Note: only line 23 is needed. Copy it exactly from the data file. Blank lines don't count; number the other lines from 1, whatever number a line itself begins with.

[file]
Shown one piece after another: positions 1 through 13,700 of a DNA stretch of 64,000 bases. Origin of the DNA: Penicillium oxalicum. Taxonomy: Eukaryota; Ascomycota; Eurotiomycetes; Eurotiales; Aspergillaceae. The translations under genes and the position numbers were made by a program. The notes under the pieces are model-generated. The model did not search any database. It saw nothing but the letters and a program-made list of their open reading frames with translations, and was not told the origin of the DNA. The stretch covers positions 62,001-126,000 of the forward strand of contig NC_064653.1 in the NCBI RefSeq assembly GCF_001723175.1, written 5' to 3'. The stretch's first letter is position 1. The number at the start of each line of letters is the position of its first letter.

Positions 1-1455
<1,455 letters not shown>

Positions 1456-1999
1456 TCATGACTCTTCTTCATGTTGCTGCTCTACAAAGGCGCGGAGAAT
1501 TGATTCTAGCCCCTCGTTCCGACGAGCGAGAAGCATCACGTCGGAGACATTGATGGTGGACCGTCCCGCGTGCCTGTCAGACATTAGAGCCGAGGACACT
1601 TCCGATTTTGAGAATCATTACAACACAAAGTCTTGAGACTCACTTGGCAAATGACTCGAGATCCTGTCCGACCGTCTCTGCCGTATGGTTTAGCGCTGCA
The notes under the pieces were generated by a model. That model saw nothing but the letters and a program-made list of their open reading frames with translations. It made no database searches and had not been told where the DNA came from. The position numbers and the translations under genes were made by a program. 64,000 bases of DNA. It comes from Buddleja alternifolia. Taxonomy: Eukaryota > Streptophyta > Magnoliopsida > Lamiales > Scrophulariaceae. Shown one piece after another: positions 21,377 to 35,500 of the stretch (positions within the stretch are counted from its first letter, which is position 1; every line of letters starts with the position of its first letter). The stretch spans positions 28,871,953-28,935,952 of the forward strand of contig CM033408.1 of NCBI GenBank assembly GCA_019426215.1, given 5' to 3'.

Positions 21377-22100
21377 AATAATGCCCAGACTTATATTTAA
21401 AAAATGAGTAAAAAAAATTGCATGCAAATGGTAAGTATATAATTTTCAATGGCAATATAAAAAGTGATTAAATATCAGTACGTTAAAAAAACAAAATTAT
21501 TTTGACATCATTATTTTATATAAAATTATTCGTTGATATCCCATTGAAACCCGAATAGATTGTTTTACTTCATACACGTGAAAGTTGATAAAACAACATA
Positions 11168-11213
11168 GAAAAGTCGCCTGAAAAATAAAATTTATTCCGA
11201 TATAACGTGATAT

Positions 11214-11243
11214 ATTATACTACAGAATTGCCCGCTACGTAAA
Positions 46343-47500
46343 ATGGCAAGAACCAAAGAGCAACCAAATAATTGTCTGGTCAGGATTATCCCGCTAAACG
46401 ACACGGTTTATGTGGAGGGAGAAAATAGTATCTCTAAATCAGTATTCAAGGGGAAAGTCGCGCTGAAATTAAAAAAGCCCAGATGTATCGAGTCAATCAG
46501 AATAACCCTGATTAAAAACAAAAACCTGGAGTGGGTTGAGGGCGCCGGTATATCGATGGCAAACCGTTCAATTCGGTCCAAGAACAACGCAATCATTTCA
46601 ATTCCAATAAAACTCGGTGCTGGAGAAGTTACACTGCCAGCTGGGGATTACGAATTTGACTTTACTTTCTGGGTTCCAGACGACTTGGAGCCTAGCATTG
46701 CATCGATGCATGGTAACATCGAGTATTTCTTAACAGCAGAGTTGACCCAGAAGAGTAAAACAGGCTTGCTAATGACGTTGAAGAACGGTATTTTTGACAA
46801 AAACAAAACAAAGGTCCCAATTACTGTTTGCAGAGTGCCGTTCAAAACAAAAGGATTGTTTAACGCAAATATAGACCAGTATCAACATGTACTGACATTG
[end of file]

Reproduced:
46701 CATCGATGCATGGTAACATCGAGTATTTCTTAACAGCAGAGTTGACCCAGAAGAGTAAAACAGGCTTGCTAATGACGTTGAAGAACGGTATTTTTGACAA